You can also simply dig out the old grass. You’ll need to remove at least four inches of topsoil to make sure you get all the roots. That’s a lot of dirt, so make sure you have a plan for disposal.
Prepare a Solid Substrate
It’s possible to install artificial turf directly on the ground. But it won’t look like a lawn because all the small bumps and depressions will be visible and distracting. Pros recommend installing a four-inch base of class-2 road base rock or something similar, then compacting it to a solid surface.
It’s a good idea to follow this up with a 1/2- to one-inch layer of compacted sand or decomposed granite to provide a smooth underlay for the turf. If you don’t want to dig down that deep, a one-inch layer of compacted sand or decomposed granite is a bare minimum for solidity, comfort and good drainage.
Grade (flatten and level) the underlay as you go. Flat areas of your new artificial turf lawn must have a minimum slope of 1/4-inch per foot toward a runoff point to prevent water from collecting under the turf and degrading it.
Keep the Blade Direction Uniform
Artificial turf, like carpeting, comes in heavy rolls that are difficult for one person to manage. You’ll need help carrying and positioning them. Once you get a roll in the general installation area, leave it in the sun for an hour or so before unrolling it. It will be more pliable and lay out flatter.
When you have to put two sections of turf side by side to cover a wide area, make sure the blades of both pieces lay in the same direction. If they’re facing opposite directions, your new lawn will look like patchwork instead of a continuous whole.
Cut Edges Slightly Long
When you lay out the turf, you’ll have to trim the edges, like trimming carpeting around the perimeter of a room. Pros recommend a sharp utility knife for this, and always cut from the back.
Leave a few extra inches on the edges so you have something to tuck under borders or against walkways. If you leave too much, you can always cut more as a final step. But if you leave too little, you may end up with hard-to-hide gaps.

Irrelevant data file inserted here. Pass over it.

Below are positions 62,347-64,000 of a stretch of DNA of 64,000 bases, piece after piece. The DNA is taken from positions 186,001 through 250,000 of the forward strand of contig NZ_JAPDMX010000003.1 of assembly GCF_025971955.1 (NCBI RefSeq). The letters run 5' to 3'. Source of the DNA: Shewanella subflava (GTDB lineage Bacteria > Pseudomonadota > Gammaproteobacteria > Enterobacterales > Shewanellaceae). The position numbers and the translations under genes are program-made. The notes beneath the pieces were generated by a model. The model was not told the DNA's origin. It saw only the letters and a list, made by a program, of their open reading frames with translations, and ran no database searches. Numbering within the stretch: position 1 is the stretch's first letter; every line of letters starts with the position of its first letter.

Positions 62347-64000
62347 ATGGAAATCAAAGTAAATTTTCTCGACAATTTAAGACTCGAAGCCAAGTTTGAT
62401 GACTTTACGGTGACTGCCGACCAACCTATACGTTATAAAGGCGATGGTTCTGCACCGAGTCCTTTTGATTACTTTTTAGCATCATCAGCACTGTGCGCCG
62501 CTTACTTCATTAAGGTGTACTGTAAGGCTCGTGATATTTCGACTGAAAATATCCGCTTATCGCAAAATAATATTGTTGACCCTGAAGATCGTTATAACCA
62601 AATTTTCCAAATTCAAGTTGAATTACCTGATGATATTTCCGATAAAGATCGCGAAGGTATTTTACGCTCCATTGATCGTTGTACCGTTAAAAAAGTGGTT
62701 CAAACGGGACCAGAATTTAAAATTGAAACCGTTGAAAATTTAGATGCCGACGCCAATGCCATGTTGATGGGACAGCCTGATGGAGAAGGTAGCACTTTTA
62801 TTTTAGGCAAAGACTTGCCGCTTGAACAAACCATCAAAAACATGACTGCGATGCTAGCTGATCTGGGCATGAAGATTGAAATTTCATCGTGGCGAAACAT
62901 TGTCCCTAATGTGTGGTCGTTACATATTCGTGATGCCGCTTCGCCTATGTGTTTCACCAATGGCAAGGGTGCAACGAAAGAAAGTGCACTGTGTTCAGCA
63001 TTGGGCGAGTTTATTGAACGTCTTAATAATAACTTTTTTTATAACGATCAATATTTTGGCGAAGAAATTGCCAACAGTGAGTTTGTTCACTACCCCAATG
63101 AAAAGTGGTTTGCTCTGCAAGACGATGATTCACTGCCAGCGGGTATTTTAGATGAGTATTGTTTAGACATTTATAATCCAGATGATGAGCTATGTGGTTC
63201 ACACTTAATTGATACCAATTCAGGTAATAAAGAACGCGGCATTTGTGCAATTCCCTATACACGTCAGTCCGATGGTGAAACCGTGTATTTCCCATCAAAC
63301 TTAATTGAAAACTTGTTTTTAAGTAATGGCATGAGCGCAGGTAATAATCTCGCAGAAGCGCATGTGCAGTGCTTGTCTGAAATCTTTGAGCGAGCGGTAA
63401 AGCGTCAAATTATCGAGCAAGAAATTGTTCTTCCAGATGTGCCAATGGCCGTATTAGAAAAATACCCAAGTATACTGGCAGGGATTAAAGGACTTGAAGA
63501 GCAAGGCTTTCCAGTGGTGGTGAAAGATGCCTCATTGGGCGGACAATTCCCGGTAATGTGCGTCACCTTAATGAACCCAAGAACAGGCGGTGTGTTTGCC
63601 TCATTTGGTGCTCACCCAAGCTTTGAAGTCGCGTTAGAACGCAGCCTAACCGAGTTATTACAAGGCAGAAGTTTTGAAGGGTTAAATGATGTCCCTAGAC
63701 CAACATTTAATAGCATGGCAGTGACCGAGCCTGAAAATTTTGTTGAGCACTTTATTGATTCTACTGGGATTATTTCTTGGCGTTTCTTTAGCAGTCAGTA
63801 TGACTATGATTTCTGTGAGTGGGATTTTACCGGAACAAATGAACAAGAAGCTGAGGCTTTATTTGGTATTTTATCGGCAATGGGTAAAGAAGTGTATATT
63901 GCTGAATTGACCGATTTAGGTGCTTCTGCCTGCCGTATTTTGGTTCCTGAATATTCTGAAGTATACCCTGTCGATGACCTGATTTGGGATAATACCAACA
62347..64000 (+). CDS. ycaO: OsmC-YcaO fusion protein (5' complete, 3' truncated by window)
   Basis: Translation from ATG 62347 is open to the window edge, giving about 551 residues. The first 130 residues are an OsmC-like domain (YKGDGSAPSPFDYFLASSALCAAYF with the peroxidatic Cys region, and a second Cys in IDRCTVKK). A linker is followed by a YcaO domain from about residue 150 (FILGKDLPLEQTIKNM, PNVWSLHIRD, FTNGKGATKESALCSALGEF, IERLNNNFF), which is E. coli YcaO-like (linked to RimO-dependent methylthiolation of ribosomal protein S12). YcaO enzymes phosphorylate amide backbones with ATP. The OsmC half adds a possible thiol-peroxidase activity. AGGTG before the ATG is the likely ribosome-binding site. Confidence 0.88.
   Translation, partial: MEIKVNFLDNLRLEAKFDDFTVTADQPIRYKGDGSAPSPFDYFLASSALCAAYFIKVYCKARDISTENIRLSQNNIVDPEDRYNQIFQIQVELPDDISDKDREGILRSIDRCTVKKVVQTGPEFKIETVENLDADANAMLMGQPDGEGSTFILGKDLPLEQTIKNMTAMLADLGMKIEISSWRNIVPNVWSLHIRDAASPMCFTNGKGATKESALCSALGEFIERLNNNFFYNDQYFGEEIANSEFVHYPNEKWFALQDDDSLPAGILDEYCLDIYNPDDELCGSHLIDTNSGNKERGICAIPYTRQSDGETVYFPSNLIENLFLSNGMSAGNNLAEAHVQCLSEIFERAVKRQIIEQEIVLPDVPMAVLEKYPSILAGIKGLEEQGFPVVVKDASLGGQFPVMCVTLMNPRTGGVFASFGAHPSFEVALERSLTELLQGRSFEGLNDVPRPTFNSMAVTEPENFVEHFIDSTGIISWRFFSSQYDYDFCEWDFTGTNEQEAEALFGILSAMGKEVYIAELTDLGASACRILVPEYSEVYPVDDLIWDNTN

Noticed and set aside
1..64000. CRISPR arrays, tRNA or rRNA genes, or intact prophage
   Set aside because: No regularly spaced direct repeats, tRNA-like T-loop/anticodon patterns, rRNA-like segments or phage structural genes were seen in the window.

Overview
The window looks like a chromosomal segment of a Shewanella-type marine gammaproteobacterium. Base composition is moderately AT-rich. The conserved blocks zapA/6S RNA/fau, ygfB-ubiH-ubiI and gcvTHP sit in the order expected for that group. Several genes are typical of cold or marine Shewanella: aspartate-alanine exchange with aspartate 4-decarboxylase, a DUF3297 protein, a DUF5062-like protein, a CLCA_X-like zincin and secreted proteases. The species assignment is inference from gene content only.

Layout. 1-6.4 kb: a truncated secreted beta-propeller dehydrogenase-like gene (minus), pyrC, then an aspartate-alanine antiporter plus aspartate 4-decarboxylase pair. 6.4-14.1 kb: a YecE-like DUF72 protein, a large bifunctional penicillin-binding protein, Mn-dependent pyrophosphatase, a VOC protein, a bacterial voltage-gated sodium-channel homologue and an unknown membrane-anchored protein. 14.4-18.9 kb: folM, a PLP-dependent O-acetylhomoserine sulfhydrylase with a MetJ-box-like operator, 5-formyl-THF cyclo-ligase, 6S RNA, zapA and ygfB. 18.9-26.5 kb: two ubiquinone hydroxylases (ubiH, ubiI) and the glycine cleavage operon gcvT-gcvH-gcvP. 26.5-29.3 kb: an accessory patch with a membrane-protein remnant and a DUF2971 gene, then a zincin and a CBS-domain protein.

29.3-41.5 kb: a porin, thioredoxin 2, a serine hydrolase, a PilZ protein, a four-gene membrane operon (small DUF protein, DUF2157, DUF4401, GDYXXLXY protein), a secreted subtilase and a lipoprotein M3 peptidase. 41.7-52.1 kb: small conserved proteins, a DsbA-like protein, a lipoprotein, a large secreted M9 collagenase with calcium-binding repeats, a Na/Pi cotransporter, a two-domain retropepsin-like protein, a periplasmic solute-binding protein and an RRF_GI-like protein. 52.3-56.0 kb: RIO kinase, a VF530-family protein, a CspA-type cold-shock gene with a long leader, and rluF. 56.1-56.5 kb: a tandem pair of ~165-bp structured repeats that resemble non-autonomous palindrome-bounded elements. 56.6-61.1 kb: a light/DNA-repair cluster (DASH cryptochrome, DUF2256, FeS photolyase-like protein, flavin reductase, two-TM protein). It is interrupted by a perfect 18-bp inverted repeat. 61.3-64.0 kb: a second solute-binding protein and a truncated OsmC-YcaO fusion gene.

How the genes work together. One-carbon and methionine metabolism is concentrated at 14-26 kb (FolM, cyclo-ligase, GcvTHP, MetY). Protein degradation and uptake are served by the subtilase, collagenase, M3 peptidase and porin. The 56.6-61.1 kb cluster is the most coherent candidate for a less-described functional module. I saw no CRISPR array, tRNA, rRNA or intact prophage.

Secure the edges with landscape staples or landscape nails. You can use a carpet installer’s knee-kicker to stretch the turf and keep it free of wrinkles and loose areas.
Spread Infill and Brush It In
With a drop spreader, apply the infill material of your choice in the quantity recommended by the turf manufacturer. Afterwards, brush it into the turf with a hard-bristle push broom, following the same direction as the blades so the blades pop up and stand out.
Artificial Turf Costs
Polypropylene turf costs from $1.90 to $6.75 per square foot, while polyethylene costs between $2.55 and $3.85. Nylon, the softest but least durable option, costs from $5.05 to $5.85.
If you have the turf professionally installed, expect to pay between $5.50 and $18.75 per square foot for labor and materials. Manufacturers offer material warranties from five to 15 years regardless of who does the installation, and installers usually offer their own warranties to cover workmanship.
You can save a lot of money by doing your own installation. But keep in mind it’s a challenging DIY project that involves hauling dirt, renting equipment (like a plate compactor) and heavy labor. Do you have a pet? Check out these artificial turf grass pads for dogs.